Now that we know roughly how long a bread machine takes to make bread, let’s see if it’s actually any faster than making it by hand.
Making bread by hand can be a bit of a slog, especially if you are making a large loaf.
First things first, you have to mix all the ingredients together in a bowl until the dough forms. Then, you need to knead the dough on a floured surface for anything between 15-25 minutes, depending on how wet the dough is and what type of flour you are using.
After that, you would typically let the dough rest for anything between 1-3 hours or until doubled in size. How fast dough rises depend on how much yeast is in the mixture and how warm the environment is. If you have added a whole packet of yeast and have placed the dough to rise in a warm oven, then you can expect the dough to have doubled in size within the hour.
If you are using 1g or 2g of yeast and are making a recipe that requires slow fermentation, you will be waiting around 5 hours for your dough to double in size. Not to mention there are recipes for bread and pizza dough that require overnight proofing in the fridge.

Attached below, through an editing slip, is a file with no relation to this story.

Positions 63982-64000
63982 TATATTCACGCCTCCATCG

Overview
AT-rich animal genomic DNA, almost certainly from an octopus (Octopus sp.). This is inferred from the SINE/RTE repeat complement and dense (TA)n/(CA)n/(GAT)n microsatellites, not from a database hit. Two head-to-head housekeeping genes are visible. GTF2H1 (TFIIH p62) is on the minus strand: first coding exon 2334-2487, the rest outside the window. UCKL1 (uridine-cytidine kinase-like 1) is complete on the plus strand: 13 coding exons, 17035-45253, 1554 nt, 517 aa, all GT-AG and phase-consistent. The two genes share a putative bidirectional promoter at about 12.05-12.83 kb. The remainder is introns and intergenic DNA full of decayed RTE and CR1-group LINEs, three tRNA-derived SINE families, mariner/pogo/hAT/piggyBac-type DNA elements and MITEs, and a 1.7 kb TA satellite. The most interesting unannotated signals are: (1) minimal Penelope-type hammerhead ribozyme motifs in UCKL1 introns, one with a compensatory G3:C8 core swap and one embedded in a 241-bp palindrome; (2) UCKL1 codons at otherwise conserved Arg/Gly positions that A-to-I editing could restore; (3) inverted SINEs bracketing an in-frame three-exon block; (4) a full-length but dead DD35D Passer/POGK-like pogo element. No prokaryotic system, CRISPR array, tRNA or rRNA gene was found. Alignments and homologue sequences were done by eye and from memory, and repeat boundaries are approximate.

In terms of baking bread, it will take around the same time as a bread machine, so anything between 50 to 65 minutes.
If you are making a small white loaf by hand, the difference between making it in a bread machine and by hand are not that different. Both can be done in around 3 to 4 hours. That said, the bread maker has the advantage of being virtually hands-free with zero effort on your part, unlike making bread by hand.
So, how long does a bread machine take to make bread? Ultimately it all depends on the type of machine you have, the size of bread you are making, and the type of flour you are using.
For a typical white loaf, the differences might not be that much. However, if you want to make a whole wheat loaf or a large loaf, then a bread machine will definitely save you some time. If you are looking for a super quick bake, there are bread makers out there that have a rapid cycle or express cycle that can knead, rise and bake bread in under an hour.
Just keep in mind that by shortening the kneading and resting cycles you might be sacrificing the quality of that beautiful bread loaf!